Tuesday, November 19, 2013
Acid levels in the ocean are expected to increase 170 percent by the end of the century, according to a new study. A San Diego researcher explains the consequences of climate change playing out off our coast.
Acidity levels in the world’s oceans are rising at an alarming rate, threatening ecosystems and causing biodiversity to change, scientists warn.
The primary cause of ocean acidification is human-made carbon dioxide emissions, according to a new report from the Third Symposium on the Ocean in a High-CO2World, compiled by 540 experts from 37 nations.
The report states oceans could become 170 percent more acidic by 2100 compared to levels before the Industrial Revolution.
Oceans help modify climate change by absorbing about a quarter of carbon dioxide emissions from the atmosphere, but rising carbon dioxide levels are causing the ocean to warm and acidify at a rapid pace.
Matthew Edwards, professor of biology at San Diego State University and the Coastal and Marine Institute Laboratory, has studied the impact of acidification on kelp forests for more than 20 years.
“Particularly, we focus on things that photosynthesize, very much like plants that take energy from the sun and fix carbon dioxide to make sugars and to make plant material,” explained Edwards. “We’re looking at that process in the ocean.”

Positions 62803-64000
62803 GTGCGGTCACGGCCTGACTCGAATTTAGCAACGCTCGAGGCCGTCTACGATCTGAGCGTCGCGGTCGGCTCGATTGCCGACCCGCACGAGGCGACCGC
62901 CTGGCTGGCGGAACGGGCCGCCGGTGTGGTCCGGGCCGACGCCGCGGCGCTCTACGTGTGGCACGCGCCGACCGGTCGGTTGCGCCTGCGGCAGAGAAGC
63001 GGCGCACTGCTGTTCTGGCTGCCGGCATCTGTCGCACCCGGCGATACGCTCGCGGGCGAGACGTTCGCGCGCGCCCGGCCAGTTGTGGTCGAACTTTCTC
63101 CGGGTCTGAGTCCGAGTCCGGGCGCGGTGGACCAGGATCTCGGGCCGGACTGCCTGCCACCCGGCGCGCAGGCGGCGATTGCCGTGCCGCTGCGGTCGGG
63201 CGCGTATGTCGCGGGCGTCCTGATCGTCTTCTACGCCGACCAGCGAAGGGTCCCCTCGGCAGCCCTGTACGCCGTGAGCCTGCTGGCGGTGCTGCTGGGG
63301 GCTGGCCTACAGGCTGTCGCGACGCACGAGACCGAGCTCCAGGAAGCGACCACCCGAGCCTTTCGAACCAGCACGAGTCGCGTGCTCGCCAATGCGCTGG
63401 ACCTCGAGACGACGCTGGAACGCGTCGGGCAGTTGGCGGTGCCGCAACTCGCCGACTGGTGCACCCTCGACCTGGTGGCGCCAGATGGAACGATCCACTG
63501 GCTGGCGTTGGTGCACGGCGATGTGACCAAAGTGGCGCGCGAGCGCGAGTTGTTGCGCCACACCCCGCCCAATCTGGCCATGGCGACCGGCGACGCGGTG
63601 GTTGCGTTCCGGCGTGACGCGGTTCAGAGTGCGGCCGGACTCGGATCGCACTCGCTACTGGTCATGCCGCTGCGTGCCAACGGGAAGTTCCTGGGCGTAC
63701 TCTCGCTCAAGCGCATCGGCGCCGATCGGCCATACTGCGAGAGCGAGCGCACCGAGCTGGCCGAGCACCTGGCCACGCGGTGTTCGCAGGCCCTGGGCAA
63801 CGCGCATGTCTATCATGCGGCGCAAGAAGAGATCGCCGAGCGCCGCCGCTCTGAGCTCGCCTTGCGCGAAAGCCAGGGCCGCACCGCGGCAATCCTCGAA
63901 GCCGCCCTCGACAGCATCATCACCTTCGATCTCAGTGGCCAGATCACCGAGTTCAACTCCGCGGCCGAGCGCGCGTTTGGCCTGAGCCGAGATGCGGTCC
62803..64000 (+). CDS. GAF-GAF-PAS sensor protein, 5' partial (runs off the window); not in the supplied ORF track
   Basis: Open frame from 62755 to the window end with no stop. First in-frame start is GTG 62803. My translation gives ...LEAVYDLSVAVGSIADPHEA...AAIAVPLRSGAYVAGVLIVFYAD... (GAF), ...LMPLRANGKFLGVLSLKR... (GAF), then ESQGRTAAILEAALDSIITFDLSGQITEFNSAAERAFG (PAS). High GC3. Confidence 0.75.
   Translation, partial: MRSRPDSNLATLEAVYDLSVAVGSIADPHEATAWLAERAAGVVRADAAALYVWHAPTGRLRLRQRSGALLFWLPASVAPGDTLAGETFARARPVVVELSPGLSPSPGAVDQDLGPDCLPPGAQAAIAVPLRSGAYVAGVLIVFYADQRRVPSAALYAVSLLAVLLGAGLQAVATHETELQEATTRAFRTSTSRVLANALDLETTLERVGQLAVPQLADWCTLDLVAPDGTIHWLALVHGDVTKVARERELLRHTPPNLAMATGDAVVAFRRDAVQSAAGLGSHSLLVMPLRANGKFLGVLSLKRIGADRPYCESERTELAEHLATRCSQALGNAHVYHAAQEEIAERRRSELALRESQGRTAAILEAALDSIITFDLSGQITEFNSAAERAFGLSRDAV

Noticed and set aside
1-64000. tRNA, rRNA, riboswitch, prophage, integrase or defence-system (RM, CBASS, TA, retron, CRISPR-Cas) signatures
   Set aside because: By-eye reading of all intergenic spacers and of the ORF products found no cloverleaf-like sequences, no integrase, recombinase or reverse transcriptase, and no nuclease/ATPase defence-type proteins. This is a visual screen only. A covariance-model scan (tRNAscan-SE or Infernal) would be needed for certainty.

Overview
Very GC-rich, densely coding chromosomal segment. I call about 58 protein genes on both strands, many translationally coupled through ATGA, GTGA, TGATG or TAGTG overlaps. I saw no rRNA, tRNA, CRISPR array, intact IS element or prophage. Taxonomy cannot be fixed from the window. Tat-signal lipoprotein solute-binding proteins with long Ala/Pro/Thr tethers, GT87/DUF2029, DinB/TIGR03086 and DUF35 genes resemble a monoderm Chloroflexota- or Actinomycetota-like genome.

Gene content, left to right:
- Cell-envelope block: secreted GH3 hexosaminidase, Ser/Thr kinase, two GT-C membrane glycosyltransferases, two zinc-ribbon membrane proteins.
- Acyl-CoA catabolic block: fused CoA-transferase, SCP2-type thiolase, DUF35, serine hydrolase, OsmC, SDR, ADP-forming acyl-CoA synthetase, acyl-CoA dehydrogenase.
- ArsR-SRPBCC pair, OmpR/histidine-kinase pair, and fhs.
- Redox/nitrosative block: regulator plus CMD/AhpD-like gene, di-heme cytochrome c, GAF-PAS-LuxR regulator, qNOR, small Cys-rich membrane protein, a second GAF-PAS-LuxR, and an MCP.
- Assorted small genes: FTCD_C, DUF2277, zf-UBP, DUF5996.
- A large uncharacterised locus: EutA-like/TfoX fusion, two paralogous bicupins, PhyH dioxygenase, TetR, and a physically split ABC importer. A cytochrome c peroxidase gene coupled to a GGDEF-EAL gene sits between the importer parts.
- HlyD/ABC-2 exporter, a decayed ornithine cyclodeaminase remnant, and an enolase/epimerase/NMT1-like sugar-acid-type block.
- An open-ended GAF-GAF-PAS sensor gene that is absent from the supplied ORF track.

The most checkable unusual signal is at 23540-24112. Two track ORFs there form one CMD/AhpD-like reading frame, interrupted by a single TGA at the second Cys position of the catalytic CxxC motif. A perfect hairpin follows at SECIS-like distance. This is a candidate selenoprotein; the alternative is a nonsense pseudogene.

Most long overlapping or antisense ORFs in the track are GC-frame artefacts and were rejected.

Some species of marine algae thrive in elevated carbon dioxide because they photosynthesize better in high-carbon dioxide conditions, said Edwards.
“However, we’re also finding that the acidification side of things is also hurting them,” Edwards added. “So there’s this kind of dual thing going on and we’re trying to figure out the balance between these two.”
Edwards said the overall outcome is a potentially dangerous reduction in biodiversity. He said ocean species compete for light, nutrients and space similar to species in a tree forest.
“If you walked out to a terrestrial forest, you see a surface canopy and below that where it’s shaded, you have a whole suite of species,” he said.
But in an area where there isn’t that canopy to block the sun, there's a different set of species, Edwards added.
Edwards said if kelp forests begin to change and thin out, there will be far-reaching consequences.
"This is going to change how much habitat is out there, how much food is out there, are there things to eat, and just the whole hunting, nursery grounds for lots of things — all the way up to seals and birds and otters," Edwards said.
Edwards and his graduate students go on weekly dives to collect kelp samples to study in a manipulated ocean chemistry in their lab. He said It's an attempt to predict the future -- one that's looking increasingly ominous.
"This is the most pressing issue facing the coastal environment," he said. "As the oceans continue to become more acidic the problem is going to get worse and worse."